Access All Areas: Doors Open Days 2019
The vast annual free festival that spans the nation from Shetland to Dumfries, Doors Open Days returns for its 30th outing this month offering the opportunity to delve into spaces that are usually off limits
Each year Doors Open Days spread across the country, facilitating access to a wide array of buildings and environments to celebrate Scotland’s heritage through spaces and the people who use them. It offers a place for learning and communication, fostering greater understanding between community groups alongside the opportunity for general nosiness. We’ve scrutinised the various city programmes to offer a few highlights from each – use this as a stepping off point for a deep dive into the many and various events appealing to interests as broad or as niche as the people in this small strange nation.
Dundee (14 & 15 Sep)
Immediate standouts on this year’s programme include a visit to the Dundee Sheriff Court – backstage access in this case including a trip to the cells (not again) – and a 15 minute tour of celebrated local boozer The Speedwell Bar, aka Mennie’s. Their toilets are listed, due in part to the ‘Edwardian lavatorial excellence of mosaic flooring’, don’t you know.
Celebrating the 50th birthday of the Dundee City Archives, there will be special tours including access to documents tracing the city’s history right back to the 14th century. Architecture fans can take the opportunity to visit the Frank Gehry-designed Maggie’s Centre and adjoining Labyrinth. The ever-inclusive Dundee Contemporary Arts are offering tours behind the scenes of the projection room and print studio access, Caird Hall offer backstage passes to snoop around the workings of a theatre, and the McManus are providing a curator-guided tour of their Collections Unit.
Glasgow (16-22 Sep)
That’s right, Glasgow’s Doors Open lasts a full week, reflecting the generosity and spirit of the dear green place itself. Scotland’s largest and most diverse city has a suitably eclectic line-up featuring a record 122 venues ranging from Sikh temples (pro tip – they may feed you!) to allotments to the Willow Tearooms, as well as multiple opportunities to see the inside of a cell.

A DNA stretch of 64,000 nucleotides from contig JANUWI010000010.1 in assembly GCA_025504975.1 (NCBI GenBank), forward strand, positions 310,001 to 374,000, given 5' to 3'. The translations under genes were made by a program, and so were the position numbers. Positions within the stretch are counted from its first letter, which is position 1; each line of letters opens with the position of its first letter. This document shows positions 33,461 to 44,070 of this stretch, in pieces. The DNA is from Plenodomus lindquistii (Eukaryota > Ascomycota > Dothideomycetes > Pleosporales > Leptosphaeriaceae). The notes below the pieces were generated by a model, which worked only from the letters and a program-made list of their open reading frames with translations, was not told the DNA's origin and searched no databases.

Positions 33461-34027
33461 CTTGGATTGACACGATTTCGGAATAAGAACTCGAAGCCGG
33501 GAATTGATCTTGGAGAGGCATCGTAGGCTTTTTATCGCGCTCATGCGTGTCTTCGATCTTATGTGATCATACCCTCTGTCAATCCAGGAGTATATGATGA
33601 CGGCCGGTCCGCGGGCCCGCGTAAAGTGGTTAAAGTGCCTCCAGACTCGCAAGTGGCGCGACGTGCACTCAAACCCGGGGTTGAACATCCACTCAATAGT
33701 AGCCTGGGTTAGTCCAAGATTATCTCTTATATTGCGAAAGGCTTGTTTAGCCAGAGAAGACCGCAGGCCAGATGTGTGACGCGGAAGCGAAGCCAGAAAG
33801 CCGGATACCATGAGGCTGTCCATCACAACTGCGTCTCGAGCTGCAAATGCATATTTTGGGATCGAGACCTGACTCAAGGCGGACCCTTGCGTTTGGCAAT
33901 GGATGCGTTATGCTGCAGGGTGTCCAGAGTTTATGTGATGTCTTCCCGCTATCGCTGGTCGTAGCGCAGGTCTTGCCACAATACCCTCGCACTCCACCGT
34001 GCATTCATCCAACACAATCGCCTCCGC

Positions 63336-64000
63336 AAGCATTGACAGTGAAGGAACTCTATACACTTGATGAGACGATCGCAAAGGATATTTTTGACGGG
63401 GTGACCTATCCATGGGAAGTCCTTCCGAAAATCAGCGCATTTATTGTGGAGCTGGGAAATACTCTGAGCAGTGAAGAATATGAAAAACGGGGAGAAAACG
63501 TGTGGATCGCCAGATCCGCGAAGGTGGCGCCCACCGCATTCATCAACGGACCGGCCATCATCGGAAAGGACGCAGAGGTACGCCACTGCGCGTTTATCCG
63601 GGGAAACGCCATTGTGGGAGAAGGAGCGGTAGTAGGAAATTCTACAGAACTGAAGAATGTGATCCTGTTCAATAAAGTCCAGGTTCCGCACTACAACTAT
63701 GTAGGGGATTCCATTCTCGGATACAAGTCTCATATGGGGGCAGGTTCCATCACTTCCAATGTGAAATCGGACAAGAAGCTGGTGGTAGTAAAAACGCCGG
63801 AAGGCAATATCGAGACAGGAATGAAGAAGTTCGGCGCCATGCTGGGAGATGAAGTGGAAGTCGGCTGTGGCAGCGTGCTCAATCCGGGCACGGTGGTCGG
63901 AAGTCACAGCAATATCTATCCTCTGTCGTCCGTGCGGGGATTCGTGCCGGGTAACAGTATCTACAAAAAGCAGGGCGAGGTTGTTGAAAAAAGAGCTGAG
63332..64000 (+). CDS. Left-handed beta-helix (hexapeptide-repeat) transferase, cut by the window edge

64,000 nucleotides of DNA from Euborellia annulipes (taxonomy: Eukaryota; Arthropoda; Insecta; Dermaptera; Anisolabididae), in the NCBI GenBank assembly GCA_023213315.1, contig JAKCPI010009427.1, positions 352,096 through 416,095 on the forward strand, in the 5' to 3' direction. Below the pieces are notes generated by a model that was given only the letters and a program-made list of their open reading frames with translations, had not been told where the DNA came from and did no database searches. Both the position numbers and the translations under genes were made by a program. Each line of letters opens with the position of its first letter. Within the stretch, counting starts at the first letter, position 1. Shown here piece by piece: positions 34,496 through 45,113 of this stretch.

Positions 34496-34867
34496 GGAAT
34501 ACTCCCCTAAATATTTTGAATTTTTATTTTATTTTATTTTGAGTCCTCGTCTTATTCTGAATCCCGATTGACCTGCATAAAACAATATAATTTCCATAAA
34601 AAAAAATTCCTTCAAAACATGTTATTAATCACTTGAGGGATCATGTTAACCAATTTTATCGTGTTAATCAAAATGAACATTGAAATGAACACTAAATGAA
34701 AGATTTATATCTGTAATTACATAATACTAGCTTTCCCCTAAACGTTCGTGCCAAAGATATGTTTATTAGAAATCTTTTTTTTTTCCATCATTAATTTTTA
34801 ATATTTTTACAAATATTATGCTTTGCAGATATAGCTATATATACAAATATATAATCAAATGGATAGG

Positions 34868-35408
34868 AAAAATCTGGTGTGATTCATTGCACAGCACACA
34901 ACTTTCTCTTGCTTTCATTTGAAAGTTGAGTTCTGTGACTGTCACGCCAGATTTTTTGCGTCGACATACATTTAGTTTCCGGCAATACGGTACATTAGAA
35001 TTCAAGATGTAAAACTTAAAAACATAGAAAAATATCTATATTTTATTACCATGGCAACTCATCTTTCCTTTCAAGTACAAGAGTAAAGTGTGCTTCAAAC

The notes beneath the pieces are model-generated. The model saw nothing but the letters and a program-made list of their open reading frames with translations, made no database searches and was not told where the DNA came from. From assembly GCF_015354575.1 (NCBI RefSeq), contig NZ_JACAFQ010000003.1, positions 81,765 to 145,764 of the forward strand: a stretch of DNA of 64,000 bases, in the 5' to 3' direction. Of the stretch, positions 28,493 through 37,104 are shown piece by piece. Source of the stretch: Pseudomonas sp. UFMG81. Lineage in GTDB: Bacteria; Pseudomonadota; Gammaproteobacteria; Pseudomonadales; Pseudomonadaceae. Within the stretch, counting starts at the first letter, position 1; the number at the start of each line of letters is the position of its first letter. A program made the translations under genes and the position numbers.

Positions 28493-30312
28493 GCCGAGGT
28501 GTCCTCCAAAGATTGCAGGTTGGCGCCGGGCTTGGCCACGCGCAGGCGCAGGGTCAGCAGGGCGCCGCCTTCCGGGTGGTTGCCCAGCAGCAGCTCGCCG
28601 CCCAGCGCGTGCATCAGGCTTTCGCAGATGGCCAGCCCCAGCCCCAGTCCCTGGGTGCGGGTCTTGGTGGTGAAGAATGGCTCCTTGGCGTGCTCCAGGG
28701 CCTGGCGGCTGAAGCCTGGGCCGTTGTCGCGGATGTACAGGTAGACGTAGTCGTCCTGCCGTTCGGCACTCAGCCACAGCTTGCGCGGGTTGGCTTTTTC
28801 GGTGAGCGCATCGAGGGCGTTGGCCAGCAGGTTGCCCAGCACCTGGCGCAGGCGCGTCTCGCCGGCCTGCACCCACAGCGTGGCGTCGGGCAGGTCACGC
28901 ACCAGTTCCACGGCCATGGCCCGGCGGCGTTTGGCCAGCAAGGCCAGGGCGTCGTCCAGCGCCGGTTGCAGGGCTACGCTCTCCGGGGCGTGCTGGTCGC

Sub Club have joined the programme for the first time this year and are offering a variety of intimate workshops, demonstrations and live performances. Music fans can also explore the iconic surrounds of the Barrowland Ballroom with the lights on, or visit Barrowland Ballads, an exhibition celebrating Glasgow’s music scene in the Glasgow City Heritage Trust.
The city’s historical links to the slave trade hang heavily over the splendour of the mercantile buildings. The Civic Room hosts of sugar and Bones, an exhibition by Thulani Rachia responding to the foundations and origins of Glasgow's Victorian wealth and development. Amongst the dizzying number of tours and events is Slavery, Abolition and Glasgow's Built Heritage led by historian Stephen Mullen around the Merchant City revealing historic connections with transatlantic slavery, its abolition, and how these connections shaped the modern city.
The hub for Glasgow Doors Open Day as a whole is in The Garment Factory, which will host a series of events and exhibitions ranging from the Future of Iran in Drumchapel to tote bag screenprinting worshops via a talk on Glasgow’s interwar queer community. The range of opportunity within this city’s programme is genuinely inspiring and somewhat overwhelming so we urge you to head to their site to plan your time wisely.
Edinburgh (28 & 29 Sep)
Where Glasgow celebrates a multiplicity of citizen stories, the capital’s Doors Open Day strength lies in providing access to spaces that are usually restricted or private. The Anatomical Museum at the University of Edinburgh is used by medical students and houses Scotland’s biggest collection of anatomical specimens, including the skeleton of celebrity grave robber, William Burke! Also at the University, visit the £45 million Bayes Centre to find out more about the world-leading data science and artificial intelligence teams who claim to be shaping a better future for everyone.
Dean Gardens are usually off limits to anyone outwith a narrow New Town postcode with cash to burn on annual key holding fees. Not this weekend! Rampage through these pleasure gardens of the Victorian rich before heading up to the Drumsheugh Baths, the city’s most luxurious historical swimming pool which is, again, usually only accessible with the payment of a hefty membership fee. Similarly, the vast Regent, Royal and Calton Terrace gardens can be visited this weekend – go marvel at the urban green space you cannot usually access.
Away from the centre, you can visit a converted oil barge with stunning views from its Glass Room in the Vine Trust Barge. It may be prudent at this point in history to visit Barnton Quarry’s Cold War bunker, marvel at its historical circuitry and carefully note down its location just in case.
Beyond these individual curios, Edinburgh throws open the doors to another wide selection of venues from religious institutions to arts institutions to architecturally significant schools. Pick up a programme, head to the website, and immerse yourself in this celebration of the weird and wonderful monuments to daily life and civic pride.